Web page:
Unlike sugar-sweetened beverages and fruit juice, green smoothies still have all of their fiber. A freshly-made green smoothie still contains all of its vitamins, minerals and antioxidants. And while green smoothies are broken down more than a whole fruit, the act of blending replicates thorough chewing. It would be silly to fret about the potential health implications of thoroughly chewing your apple over swallowing it whole.
We know, based on the evidence, that sugar itself, is likely not the sole cause of obesity, diabetes and other chronic diseases. Also, the research consistently points to increased fruit and vegetable consumption as a protective measure against obesity, diabetes and chronic disease.
We know that while the naturally-occurring sugar in fruit is molecularly similar to isolated sugars that are added to foods, these two methods of obtaining dietary sugars behave very differently in our bodies. It is not so much the amount of sugar, but the source of that sugar. There is not one scientific study that implicates naturally-occurring sugars in whole foods as a cause for concern for increased risk of obesity and diabetes.
Even if a meal-replacement green smoothie with 1 banana, 1 cup pineapple and 1/2 cup cherries has almost as much sugar (41.3 grams – less than half of which is fructose) as a 21-ounce cola (44 grams), the sugar content is still irrelevant because:
- The green smoothie is a meal, while the cola is not,
- It is still a whole food and contains fiber, which slows down the absorption of sugar,
- It also contains vitamins, minerals, and antioxidants that mitigate the potential negative effects of sugar,
- There is no scientific evidence that the fructose content of fruits pose any health risk in humans, especially for obesity or the development of diabetes,
- Long-standing recommendations for daily fruit and vegetable intake suggest a minimum of five servings per day, and more than five servings per day is associated with a lower risk of obesity and diabetes
- About half of the sugar content of a green smoothie is glucose, which is a required nutrient that your cells need for energy production,
- You are almost guaranteed to consume fewer calories (and total sugar) when you fill up on a nutrient-dense, fiber-rich, lower calorie green smoothie once per day.
I lost 40 pounds by consuming up to ten servings (usually more) of fruits and vegetables every day since 2008, and I have maintained that weight loss the whole time (find out exactly how I did it).
Numerous people have lost weight (and improved blood sugar numbers) with green smoothies and whole foods, and I have published some of their testimonials on my website. Furthermore, I have helped thousands of people lose weight with my weight loss meal plans, and on average, I have seen people lose 10 pounds within a 3-4 week period by drinking one to two meal-replacement green smoothies per day while following my meal plan.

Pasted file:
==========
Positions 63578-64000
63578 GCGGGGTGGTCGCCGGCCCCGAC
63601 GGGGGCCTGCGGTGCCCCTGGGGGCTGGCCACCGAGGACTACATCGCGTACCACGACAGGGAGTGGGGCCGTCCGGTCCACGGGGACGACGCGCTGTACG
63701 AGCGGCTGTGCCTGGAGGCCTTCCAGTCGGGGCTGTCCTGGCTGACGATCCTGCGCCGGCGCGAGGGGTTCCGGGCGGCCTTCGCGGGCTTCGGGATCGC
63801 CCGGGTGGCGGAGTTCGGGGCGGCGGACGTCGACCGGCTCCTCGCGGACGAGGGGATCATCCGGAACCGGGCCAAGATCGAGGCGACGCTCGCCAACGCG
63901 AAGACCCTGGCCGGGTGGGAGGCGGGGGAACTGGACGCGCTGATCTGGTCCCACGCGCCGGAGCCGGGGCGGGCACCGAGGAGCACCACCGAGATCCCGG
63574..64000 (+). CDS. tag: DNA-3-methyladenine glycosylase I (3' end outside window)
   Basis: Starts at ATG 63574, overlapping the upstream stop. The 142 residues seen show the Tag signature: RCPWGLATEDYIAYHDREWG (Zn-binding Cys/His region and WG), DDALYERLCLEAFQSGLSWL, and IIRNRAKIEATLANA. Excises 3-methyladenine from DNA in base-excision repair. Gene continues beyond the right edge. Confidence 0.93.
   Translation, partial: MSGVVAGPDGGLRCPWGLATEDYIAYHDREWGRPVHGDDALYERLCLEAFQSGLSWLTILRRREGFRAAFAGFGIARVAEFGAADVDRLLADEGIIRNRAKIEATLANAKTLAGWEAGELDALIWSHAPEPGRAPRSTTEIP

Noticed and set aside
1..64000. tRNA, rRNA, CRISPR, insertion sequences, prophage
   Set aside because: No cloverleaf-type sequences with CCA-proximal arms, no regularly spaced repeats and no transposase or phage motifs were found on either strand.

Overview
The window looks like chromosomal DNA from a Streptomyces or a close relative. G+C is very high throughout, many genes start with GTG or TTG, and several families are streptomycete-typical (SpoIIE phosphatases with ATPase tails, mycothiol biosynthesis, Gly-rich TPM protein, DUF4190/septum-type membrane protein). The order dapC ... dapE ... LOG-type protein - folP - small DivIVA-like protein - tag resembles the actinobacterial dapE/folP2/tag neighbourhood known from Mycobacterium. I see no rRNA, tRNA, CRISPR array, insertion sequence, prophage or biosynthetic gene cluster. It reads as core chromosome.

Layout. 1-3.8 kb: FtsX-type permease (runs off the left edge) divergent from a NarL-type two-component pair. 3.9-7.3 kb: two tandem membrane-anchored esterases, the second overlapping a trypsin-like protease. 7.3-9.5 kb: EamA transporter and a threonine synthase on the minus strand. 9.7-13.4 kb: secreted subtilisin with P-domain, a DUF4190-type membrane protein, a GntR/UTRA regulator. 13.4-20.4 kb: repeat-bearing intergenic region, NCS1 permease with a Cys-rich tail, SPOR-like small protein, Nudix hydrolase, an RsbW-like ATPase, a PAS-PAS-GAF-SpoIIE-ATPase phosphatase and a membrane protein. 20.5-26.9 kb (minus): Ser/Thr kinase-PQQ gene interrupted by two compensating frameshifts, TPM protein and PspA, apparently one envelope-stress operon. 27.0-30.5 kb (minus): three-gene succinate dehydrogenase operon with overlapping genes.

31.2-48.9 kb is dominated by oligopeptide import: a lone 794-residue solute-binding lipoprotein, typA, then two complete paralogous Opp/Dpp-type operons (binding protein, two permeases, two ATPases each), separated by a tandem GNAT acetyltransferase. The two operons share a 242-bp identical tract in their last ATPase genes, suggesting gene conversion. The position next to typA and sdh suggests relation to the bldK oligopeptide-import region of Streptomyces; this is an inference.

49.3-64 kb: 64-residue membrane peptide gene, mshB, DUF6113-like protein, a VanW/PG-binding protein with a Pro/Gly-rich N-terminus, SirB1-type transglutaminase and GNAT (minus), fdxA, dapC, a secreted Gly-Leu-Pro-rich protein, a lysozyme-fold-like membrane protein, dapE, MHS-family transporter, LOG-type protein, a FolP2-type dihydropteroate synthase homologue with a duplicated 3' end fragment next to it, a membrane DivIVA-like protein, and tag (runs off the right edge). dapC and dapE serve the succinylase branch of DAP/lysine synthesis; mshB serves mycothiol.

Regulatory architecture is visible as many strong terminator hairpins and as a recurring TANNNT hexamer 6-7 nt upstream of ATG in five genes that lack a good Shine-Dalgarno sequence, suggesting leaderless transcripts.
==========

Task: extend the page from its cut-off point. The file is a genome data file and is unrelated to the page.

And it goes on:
Based on my personal experience, the research that I have done, and the work I do to help people lose weight through my website and information, it is my belief that green smoothies are an effective way to increase fruit and vegetable consumption in order to lose weight and reduce the risk factors for chronic diseases, including diabetes.
One of the biggest mistakes people make when looking at a whole foods diet is to hone in on single components of foods. Instead of seeing a piece of fruit for the healthy, hydrating source of vitamins, minerals, antioxidants, protein, omega-3s and fiber that it is, they get hung up on the sugar content and minimize the other health-giving properties.
Whole foods do not need to be treated the same way as boxed, packaged, processed and otherwise manufactured foods. Yes, by all means, pay attention to the (added) sugar content of your breakfast cereal. Let added sugar be the main reason that you stop drinking soft drinks, or indulge in a favorite baked good once in a great while. But when it comes to whole foods like fruit, the sugar content is irrelevant, unless you have a medical reason (such as diabetes) to manage carbohydrate intake per meal).
So stop worrying about isolated components (like sugar content) of whole foods, and enjoy your green smoothie.
1 – Shapiro A, Mu W, Roncal C, Cheng KY, Johnson RJ, Scarpace PJ (November 2008). “Fructose-induced leptin resistance exacerbates weight gain in response to subsequent high-fat feeding”. Am. J. Physiol. Regul. Integr. Comp. Physiol. 295 (5): R1370–R1375. doi:10.1152/ajpregu.00195.2008. PMC 2584858. PMID 18703413.